Recent News

Swatters used Ring cams to stream victims and taunt police

ring doorbell cyber security cybersecurity iot internet of things infosec
Swatters used Ring cams to stream victims and taunt police
Ryan is a senior editor at TechForge Media with over a decade of experience covering the latest technology and interviewing leading industry figures. He can often be sighted at tech conferences with a strong coffee in one hand and a laptop in the other. If it’s geeky, he’s probably into it. Find him on Twitter: @Gadget_Ry

Prosecutors have charged two men with conducting “swatting” attacks that used Ring cameras to livestream the response and taunt police.

Swatters make a false report to law enforcement that prompts an armed response to an address. While often intended to be a sick form of entertainment, they pull resources from where they could actually be needed and — in several cases — have proven to be fatal.

Kya Christian Nelson and James Thomas Andrew McCarty compromised 12 Ring cameras after gaining access to the Yahoo Mail accounts of their owners.

Prosecutors say Nelson and McCarty called in false reports to local law enforcement of the Ring owners to draw an armed response. The calls were placed in a single week starting on 7 November 2020 and the responses streamed online.

“Defendants Nelson and McCarty would access without authorization the victims’ Ring devices and thereafter transmit the audio and video from those devices on social media during the police response,” the prosecutors wrote.

On 8 November, a false report was placed to police in West Covina, California from a purported minor that claimed their parents had been drinking and shooting guns inside the home. When officers arrived, Nelson accessed the Ring to verbally threaten and taunt the police.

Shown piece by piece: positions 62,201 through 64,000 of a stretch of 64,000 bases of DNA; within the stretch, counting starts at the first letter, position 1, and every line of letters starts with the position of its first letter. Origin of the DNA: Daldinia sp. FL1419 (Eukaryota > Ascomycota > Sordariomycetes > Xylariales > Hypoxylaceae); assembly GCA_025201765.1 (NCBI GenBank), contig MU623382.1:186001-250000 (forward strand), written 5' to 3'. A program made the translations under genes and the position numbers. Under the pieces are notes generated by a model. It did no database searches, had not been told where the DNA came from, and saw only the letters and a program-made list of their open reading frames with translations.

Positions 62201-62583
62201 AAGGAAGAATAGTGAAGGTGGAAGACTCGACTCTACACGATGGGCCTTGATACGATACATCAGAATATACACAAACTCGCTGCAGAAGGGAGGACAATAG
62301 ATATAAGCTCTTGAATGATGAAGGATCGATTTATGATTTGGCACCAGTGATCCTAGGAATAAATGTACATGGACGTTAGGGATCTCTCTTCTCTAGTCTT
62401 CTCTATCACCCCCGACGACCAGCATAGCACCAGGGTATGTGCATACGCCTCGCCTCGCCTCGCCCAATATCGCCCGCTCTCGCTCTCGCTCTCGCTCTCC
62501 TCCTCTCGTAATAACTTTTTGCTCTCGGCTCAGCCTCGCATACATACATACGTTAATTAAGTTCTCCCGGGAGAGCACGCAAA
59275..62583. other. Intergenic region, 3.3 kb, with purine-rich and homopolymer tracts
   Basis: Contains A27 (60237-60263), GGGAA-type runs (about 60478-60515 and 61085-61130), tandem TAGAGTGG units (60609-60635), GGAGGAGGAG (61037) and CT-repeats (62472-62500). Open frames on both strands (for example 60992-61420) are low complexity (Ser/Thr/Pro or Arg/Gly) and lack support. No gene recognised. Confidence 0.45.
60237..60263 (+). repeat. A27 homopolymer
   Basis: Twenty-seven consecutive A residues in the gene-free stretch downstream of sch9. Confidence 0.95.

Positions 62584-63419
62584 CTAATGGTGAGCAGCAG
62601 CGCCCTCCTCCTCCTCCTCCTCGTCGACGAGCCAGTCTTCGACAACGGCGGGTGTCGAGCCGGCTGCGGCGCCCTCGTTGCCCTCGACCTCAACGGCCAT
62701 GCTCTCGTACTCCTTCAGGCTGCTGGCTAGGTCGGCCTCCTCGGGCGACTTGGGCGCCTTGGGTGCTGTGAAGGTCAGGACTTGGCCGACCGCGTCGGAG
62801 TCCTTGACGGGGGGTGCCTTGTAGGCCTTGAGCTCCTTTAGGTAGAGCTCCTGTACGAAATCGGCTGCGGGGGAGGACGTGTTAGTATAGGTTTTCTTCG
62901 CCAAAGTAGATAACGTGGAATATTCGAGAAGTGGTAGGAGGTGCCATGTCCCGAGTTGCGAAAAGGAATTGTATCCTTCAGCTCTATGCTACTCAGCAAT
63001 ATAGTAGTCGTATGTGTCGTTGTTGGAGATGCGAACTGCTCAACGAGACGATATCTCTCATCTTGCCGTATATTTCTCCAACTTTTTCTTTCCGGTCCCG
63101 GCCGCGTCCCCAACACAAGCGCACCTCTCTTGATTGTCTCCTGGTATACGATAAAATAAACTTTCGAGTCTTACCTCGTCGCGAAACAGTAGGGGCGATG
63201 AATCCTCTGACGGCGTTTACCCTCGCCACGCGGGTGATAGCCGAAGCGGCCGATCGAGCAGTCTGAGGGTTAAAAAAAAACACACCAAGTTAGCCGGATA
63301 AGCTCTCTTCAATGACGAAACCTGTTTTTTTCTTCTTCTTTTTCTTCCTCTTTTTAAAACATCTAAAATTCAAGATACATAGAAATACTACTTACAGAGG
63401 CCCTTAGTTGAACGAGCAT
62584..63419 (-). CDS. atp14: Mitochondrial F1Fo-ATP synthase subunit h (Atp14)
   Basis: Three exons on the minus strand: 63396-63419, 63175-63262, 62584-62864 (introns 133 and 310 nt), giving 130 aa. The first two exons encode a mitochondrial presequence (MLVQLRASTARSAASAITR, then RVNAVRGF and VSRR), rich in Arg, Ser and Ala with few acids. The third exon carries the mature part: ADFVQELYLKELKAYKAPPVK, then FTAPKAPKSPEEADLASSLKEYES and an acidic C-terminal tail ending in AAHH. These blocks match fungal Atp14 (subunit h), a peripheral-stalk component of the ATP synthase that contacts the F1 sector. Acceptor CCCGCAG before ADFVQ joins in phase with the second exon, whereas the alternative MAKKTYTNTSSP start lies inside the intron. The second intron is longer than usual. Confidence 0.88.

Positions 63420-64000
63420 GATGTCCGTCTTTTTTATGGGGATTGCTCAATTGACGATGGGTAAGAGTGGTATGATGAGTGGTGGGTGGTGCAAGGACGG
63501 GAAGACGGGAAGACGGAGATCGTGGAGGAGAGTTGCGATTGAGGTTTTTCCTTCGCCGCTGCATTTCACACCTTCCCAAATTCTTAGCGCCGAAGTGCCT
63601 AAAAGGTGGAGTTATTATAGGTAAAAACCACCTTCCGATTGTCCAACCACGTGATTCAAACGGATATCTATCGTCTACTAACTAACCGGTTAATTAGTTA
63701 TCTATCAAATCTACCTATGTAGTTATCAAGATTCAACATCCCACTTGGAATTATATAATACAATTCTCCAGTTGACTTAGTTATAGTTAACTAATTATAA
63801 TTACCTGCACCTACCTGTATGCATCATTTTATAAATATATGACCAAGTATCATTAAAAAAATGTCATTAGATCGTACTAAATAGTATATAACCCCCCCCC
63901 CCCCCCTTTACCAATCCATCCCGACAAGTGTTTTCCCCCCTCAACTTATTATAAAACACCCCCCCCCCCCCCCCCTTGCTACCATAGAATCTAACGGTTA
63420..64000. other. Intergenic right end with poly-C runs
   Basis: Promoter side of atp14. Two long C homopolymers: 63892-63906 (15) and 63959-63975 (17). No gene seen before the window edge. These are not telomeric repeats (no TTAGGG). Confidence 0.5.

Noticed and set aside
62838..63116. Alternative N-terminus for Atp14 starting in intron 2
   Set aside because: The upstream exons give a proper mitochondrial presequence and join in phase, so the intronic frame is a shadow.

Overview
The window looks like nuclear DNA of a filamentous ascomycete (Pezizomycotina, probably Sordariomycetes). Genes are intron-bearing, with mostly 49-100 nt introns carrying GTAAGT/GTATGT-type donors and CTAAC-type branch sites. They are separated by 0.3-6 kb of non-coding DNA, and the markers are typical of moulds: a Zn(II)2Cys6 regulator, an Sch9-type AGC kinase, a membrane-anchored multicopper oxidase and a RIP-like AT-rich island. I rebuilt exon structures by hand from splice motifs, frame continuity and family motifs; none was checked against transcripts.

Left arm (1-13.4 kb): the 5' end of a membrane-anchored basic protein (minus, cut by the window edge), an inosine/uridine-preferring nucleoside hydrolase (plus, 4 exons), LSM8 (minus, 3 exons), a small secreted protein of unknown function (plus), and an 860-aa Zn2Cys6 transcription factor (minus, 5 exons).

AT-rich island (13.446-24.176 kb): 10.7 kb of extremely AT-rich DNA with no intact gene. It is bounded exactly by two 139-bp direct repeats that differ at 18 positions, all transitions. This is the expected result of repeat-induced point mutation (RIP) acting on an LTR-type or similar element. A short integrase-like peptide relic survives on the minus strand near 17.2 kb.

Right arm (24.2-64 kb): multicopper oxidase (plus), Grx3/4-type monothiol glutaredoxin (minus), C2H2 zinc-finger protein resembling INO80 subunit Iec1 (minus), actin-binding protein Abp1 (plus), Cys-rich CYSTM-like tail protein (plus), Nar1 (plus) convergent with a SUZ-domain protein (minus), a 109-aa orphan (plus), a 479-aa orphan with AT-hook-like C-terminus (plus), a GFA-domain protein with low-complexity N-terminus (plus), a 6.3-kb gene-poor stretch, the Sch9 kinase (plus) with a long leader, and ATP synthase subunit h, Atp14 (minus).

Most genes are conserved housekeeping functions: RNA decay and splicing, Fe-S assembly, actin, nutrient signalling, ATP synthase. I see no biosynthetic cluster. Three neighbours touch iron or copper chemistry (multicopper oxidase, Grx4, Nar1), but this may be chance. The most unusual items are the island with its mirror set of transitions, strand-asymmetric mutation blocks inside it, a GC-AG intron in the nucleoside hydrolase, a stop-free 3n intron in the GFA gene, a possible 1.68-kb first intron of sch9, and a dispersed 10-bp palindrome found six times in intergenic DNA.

“Defendants Nelson and McCarty would verbally taunt responding police officers and victims through the Ring devices during the police response,” added the prosecutors.

The other 11 swatting attacks took place in Flat Rock, Michigan; Redding, California; Billings, Montana; Decatur, Georgia; Chesapeake, Virginia; Rosenberg, Texas; Oxnard, California; Darien, Illinois; Huntsville, Alabama; North Port, Florida; and Katy, Texas.

In 2020, Ring implemented mandatory two-factor authorisation (2FA) to make it more difficult for its popular devices to be compromised. 

If email was used for 2FA then it wouldn’t have helped in this scenario since the victims’ email accounts were compromised. A hardware key or authenticator app is recommended for 2FA over email or SMS.

Want to learn about the IoT from industry leaders? Check out IoT Tech Expo taking place in Amsterdam, California, and London. The event is co-located with Cyber Security & Cloud Expo.

Explore other upcoming enterprise technology events and webinars powered by TechForge here.

Tags: , , , , , ,

This UrIoTNews article is syndicated fromIoTTechNews

About Post Author